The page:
So, we worked with Savage who used Unreal. They created a 3D model of the set. We told them the location and sent them some art department drawings, everything like that. They created a 3D model of that, and then wrapped it in a 3D sky so that they could just figure out, here’s where the camera was, this is the sky we would see if we look that way, so that there actually is consistency there. We’re always trying to improve the skies, but in that particular case, we were trying to be consistent in 360 degrees. So it was really quite a big job.

b&a: Obviously, the real-time rendering/game engine stuff is slowly infiltrating visual effects. When I talked to the Territory team, they said they didn’t need to go down that route for their driving sequence, but I’m curious, did you look into doing more with real-time and, say, LED wall projections for driving scenes, for instance?

Peter Mavromates: No, we didn’t. We did go and look at some tests of the whole 3D LED wall thing. For what we were going to use it for, it was a bit overkill and it was still a little bit new for our taste. We’re very interested in it, for sure. But what’s interesting is that, even though we used an LED panel for driving scenes, we basically conceptually use the rear projection process that was available in the ’30s. And for what we needed, it worked quite well. Obviously, we had some advantages that they wouldn’t have had in the ’30s where we could change the position of the background of the content on the screen very easily, like just on a computer.

Actually, here’s a little thing that we ran into with that driving scene, is that our image, vertically, wasn’t quite high enough to cover all the reflection on the car surfaces, all the curves. And so what we did, if you get to see any behind-the-scenes, you’ll see that the sky’s actually stretched to the top. So that was something that we easily were able to say, ‘Oh, well, let’s just stretch the sky and that’ll finish wrapping the reflection on the car.’ Because it’s all distorted on the car, you don’t really see that the actual image on the LED is distorted. The distorted part’s out of the main frame, and you’re just seeing the reflection. So it’s like we use old concepts, but we use a little more powerful technology than they had back then.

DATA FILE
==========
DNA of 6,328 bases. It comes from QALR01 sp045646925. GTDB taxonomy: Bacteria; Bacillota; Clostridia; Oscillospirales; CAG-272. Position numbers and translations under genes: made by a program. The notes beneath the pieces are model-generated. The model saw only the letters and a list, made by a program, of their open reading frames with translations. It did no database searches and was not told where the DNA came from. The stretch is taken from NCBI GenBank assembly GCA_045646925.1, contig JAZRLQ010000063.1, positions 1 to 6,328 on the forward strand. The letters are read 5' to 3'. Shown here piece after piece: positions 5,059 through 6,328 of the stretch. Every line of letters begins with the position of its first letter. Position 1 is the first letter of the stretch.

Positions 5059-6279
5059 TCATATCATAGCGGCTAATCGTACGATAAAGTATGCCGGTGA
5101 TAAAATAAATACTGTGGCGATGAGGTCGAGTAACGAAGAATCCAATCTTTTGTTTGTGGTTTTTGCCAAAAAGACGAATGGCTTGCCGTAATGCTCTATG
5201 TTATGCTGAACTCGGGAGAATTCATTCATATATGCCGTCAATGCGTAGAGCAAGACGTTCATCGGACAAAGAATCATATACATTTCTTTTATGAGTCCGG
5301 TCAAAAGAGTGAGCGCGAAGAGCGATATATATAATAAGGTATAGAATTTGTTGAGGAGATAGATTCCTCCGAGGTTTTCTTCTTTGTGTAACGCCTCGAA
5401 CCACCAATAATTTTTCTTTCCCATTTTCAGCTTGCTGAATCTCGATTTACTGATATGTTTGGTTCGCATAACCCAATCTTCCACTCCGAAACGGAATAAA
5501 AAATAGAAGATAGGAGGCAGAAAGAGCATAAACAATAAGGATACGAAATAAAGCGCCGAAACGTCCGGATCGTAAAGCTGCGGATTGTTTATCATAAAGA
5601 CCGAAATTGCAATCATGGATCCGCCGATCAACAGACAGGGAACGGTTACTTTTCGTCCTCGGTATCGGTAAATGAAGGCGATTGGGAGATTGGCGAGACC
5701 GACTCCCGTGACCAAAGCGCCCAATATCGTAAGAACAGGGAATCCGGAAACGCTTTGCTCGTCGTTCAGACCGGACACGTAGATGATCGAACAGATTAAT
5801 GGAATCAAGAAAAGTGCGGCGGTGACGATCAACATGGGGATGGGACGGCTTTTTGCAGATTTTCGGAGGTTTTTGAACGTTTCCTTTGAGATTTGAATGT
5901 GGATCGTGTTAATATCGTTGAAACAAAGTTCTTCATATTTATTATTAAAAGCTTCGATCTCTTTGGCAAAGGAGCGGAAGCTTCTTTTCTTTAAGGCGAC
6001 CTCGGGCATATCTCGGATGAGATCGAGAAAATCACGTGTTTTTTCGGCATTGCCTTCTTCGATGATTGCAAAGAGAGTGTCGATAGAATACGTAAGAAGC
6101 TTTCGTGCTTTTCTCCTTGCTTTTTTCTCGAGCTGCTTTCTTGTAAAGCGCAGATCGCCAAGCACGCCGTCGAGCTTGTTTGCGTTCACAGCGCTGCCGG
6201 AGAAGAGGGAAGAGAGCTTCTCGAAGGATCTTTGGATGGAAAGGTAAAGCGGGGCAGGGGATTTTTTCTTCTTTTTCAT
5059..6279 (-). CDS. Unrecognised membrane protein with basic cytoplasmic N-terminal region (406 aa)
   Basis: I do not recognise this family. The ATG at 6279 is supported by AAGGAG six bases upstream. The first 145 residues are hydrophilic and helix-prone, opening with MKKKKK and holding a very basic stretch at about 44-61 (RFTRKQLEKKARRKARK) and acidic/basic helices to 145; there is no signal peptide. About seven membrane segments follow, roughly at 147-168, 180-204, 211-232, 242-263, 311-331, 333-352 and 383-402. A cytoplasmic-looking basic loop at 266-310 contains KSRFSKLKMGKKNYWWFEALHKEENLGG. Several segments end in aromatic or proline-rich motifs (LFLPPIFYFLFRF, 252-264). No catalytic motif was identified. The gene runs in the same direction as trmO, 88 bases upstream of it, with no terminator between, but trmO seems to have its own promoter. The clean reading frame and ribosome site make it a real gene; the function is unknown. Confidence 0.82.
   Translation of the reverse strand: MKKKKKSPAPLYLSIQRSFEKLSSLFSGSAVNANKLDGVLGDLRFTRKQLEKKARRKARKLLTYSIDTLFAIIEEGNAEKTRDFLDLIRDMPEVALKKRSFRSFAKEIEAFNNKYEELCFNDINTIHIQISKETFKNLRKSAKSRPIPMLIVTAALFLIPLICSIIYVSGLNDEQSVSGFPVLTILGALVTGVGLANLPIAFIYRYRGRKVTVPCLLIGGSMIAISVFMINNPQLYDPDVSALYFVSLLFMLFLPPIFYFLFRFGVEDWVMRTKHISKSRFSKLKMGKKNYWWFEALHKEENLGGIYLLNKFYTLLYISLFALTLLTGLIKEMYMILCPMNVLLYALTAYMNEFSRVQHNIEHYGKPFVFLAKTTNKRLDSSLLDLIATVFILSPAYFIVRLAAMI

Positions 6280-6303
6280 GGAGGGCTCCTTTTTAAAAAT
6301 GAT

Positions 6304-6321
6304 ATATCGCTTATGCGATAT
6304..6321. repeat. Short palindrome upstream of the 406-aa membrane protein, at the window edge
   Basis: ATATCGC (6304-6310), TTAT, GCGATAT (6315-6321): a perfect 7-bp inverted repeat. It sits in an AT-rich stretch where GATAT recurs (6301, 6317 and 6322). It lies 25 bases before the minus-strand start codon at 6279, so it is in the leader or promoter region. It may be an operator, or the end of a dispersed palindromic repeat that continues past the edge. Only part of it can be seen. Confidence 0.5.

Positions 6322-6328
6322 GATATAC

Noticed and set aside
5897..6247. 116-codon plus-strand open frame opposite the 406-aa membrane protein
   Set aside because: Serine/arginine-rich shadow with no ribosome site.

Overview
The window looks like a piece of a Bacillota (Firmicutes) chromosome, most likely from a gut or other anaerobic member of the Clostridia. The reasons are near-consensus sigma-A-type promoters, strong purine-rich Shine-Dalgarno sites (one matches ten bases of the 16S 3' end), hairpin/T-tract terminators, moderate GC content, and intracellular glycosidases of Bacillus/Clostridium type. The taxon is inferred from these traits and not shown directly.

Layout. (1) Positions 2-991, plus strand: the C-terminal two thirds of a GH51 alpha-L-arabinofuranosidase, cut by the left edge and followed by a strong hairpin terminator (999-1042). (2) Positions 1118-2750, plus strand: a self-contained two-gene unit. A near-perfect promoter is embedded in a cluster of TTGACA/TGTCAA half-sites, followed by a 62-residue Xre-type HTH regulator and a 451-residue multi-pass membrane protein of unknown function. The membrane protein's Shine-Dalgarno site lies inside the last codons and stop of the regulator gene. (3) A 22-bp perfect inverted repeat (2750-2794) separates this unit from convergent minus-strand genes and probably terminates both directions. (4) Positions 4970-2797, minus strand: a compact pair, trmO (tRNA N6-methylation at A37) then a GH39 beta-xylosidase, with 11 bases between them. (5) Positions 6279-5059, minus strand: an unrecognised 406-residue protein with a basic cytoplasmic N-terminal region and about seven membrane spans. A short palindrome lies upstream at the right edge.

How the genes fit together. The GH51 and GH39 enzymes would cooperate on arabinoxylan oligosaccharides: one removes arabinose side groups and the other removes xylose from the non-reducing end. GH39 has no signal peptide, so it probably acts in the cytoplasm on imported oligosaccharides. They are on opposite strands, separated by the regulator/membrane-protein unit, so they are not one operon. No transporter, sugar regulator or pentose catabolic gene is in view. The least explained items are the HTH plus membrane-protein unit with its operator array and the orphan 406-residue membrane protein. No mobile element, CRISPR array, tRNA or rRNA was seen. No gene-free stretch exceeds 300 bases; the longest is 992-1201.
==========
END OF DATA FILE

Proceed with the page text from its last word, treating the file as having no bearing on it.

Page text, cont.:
b&a: For the San Simeon animal park, I liked the subtle use of CG animals there. Can you talk about how they were done?

Peter Mavromates: Well, David never wants to compromise how you would shoot something for the sake of an effect. So he goes out and he shoots it like he expects to shoot it and imagines whatever’s supposed to be missing will fit in there. I don’t think we’ve talked about a lock-off in 25 years, you know? He certainly didn’t make any compromises in how he shot at those three sequences. It’s like there’s monkey, elephants, giraffes, but he kept in mind what he wanted to do there. And really, the biggest one is the monkeys because the monkey cage was not there. So ILM added that Victorian-styled monkey cage and the monkeys. And then with the elephants, they modified the field a little bit and added the fencing that separates the actors from the elephants, and then added the elephants in. The giraffe—they just added the giraffe and some shrubbery that the giraffes are chewing on.

And then, as with anything with David, when anyone’s working on a shot, he’s always asking for a little body-and-fender work. ‘Can we add a shrub over here?’ and, ‘Can we put a branch sticking in to obscure the frame here?’ So there’s always that kind of stuff that happens.

b&a: I think I read that it was shot day for night. Do you consider that visual effects work or is it more like a grading solution?

Peter Mavromates: No, it’s really grading. And, again, that’s a process that has been available in filmmaking for almost 100 years. So they would’ve basically graded it in the lab. They would’ve hit a certain exposure and then they would’ve gone to color timing in the lab.

b&a: Actually, how did the black and white aspect of this film impact on VFX, if at all?

Peter Mavromates: Well, the biggest one is that visual effects people have to do a few things, a bit of grunt work, and two of them are tracking and rotoscoping. In both those cases, a lot of times, they’re using chrominance as an additional element to help them tighten something up. So everybody was forewarned that, hey, you know what, if we shoot somebody against the sky, it’s not gonna be blue, it’s gonna be gray. So be prepared for more rotoscoping than maybe you’re expecting, because you’re not going to get that additional help.